Vt. AG takes issue with Entergy filing

By Jessica M. Karmasek | Jul 11, 2011

MONTPELIER, Vt. (Legal Newsline) - Vermont Attorney General Bill Sorrell, in a court filing last week, moved to strike certain portions of Entergy Corp.'s supplemental proposed findings of fact in the fight over the relicensing of its nuclear power plant.

MONTPELIER, Vt. (Legal Newsline) - Vermont Attorney General Bill Sorrell, in a court filing last week, moved to strike certain portions of Entergy Corp.'s supplemental proposed findings of fact in the fight over the relicensing of its nuclear power plant.

Sorrell, who filed the six-page motion on behalf of the State on Wednesday, said Entergy's filing raises a new claim of alleged harm and "inappropriately relies" on new evidence not submitted to the U.S. District Court of Vermont at a June 24 hearing on a preliminary injunction or accompanied by a motion for leave to re-open the hearing.

The attorney general said the energy company also disregarded the court's post-hearing briefing order by submitting additional legal argument.

"The court's post-hearing order was specific and limited: the court allowed plaintiffs (who filed proposed conclusions of law in advance of the hearing) to supplement only their proposed finding of fact, while the State was permitted to file proposed conclusions and supplemental findings," Sorrell wrote in the motion.

"The court did not authorize either party to raise new claims or introduce new evidence. Plaintiffs did not ask the court to revise its order, nor did plaintiffs seek permission to introduce new claims or to re-open the hearing."

Entergy filed a lawsuit against Vermont for its role in deciding whether the company's Vermont Yankee nuclear power plant can operate after its license expires next year.

In Vermont, both houses of the state Legislature and the governor must approve nuclear licenses. The state Senate voted 26-4 not to extend the license, prompting Entergy to seek a preliminary injunction against the vote.

Specifically, Vermont takes issue with these portions of Entergy's filing -- all of which, the State argues, raise a new claim or rely upon new evidence:

- Paragraphs 3 and 4, which address actions taken by ISO New England Inc., or ISO-NE, for the 2014-2015 forward capacity auction, and cite press releases and newspaper articles not in the record;

- Paragraphs 8 and 9, which allege Standard & Poor's revision of the outlook for Entergy's rating as irreparable harm, and cite a report that is not part of the evidentiary record, together with Exhibit A, which is a copy of that report; and

- Paragraph 18, which cites newspaper stories about the Nuclear Regulatory Commission, the Department of Justice and Bernie Sanders, one of Vermont's U.S. senators.

Vermont argues that Entergy's submission "substantially prejudices" the State.

Sorrell also points out that the company's claim regarding the Standard & Poor's credit rating is "wholly new."

"To properly respond to this claim, the State would need to conduct focused discovery about, for instance, Entergy's communications with Standard & Poor's, the basis for the rating and any alleged consequences," he wrote in the motion.

"The State is also prejudiced because it has had no opportunity to cross-examine plaintiffs' witnesses on any of this new evidence, or to present its own relevant testimony or evidence to counter plaintiffs' new assertions."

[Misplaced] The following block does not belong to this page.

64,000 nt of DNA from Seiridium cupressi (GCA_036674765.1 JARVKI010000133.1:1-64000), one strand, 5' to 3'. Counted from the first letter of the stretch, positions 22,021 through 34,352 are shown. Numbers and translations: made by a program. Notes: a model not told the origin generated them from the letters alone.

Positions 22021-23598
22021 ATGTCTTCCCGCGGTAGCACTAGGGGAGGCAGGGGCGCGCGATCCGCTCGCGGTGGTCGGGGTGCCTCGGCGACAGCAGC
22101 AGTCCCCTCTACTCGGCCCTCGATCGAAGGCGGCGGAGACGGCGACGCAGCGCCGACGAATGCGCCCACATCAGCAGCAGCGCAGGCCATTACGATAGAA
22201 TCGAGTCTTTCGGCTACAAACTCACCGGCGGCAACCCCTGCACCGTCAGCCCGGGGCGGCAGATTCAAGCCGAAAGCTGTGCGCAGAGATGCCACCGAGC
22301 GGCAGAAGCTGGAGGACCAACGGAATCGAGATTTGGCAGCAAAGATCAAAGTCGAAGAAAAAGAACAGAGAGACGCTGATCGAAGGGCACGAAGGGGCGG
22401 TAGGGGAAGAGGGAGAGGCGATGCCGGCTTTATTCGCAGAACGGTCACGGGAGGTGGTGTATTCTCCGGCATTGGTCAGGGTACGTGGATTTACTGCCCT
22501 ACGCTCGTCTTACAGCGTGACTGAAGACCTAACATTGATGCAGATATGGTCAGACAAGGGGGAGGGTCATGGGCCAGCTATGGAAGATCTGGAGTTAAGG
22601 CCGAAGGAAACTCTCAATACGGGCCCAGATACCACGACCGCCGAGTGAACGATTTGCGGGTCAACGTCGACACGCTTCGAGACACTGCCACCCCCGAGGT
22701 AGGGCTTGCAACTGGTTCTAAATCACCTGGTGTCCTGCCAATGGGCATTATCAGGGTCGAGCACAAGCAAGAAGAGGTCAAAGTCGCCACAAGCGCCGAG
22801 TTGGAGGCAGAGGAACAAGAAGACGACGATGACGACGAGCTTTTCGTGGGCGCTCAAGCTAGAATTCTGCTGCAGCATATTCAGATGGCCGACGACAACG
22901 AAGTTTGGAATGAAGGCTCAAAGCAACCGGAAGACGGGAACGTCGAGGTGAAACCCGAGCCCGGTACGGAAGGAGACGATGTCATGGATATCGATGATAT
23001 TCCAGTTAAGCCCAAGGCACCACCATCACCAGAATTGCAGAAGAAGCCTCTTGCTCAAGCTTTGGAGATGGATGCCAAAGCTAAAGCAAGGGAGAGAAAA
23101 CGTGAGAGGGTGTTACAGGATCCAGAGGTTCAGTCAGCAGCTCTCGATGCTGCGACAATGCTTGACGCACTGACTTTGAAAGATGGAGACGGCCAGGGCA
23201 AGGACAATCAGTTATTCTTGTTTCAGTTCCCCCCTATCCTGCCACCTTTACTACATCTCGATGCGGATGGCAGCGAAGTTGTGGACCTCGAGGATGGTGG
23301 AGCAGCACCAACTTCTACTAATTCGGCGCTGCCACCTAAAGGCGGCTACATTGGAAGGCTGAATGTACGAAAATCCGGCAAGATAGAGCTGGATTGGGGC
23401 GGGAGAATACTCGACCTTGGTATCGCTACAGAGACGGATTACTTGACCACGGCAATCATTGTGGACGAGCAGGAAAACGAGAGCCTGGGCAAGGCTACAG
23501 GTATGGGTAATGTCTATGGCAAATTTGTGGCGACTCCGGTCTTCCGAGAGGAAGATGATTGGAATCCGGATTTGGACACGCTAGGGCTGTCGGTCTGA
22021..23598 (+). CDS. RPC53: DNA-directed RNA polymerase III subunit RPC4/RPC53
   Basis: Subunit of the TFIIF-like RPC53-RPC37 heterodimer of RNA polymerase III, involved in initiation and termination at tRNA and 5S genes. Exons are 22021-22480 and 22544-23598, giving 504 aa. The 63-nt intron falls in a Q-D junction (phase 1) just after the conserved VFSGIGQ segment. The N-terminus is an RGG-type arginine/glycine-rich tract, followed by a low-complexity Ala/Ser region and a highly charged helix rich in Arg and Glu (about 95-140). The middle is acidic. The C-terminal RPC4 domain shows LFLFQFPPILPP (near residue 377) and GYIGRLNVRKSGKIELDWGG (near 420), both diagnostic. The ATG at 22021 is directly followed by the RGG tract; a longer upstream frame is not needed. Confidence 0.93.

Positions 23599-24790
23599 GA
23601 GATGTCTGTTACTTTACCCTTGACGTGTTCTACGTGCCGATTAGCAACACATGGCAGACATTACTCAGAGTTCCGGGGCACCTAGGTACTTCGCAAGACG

Sorrell said if the company seeks to re-open the record for the preliminary injunction hearing because of new developments, they must request and obtain permission to do so.

He continues, "If, as plaintiffs are apparently suggesting, 'subsequent developments' alone suffice to allow submission of additional evidence, the record on this motion would never close and both parties could continually 'update' the court with new facts. But that is not how the process works.

"Unless the court rules otherwise based on a proper motion, the record is limited to the evidence submitted at the hearing. The fact that plaintiffs may be dissatisfied with that record does not give them license to supplement it by citing newspaper articles and filing new material with the court."

Vermont, in its 68-page memorandum filed in May in the U.S. District Court of Vermont, says Entergy Nuclear Vermont Yankee LLC bought Vermont Yankee in 2002 "knowing" the plant was scheduled to close in 2012.

The State says the company has "consistently recognized and agreed to" State regulatory authority -- and "specifically acknowledged" that it needed State approval to keep operating after March 21, 2012.

Therefore, it argues, Entergy cannot make the "clear showing" necessary to justify the "extraordinary and drastic remedy" of a preliminary injunction.

The company recently won a 20-year extension on its license from the federal Nuclear Regulatory Commission. However, the Legislature has not yet allowed the state Public Service Board to consider issuing a Certificate of Public Good. State law requires that all power plants must have such a certificate if they wish to generate electricity in Vermont.

Sorrell told the Brattleboro Reformer on Friday that he doesn't know when U.S. District Judge J. Garvan Murtha will rule on the preliminary injunction, but he thinks it would be closer to Entergy's July 23 refueling deadline.

The overall lawsuit is expected to be heard in court in the fall.

Entergy, according to its website, is an integrated energy company engaged primarily in electric power production and retail distribution operations. It owns and operates power plants with approximately 30,000 megawatts of electric generating capacity, and is the second-largest nuclear generator in the United States.

From Legal Newsline: Reach Jessica Karmasek by e-mail at jessica@legalnewsline.com.

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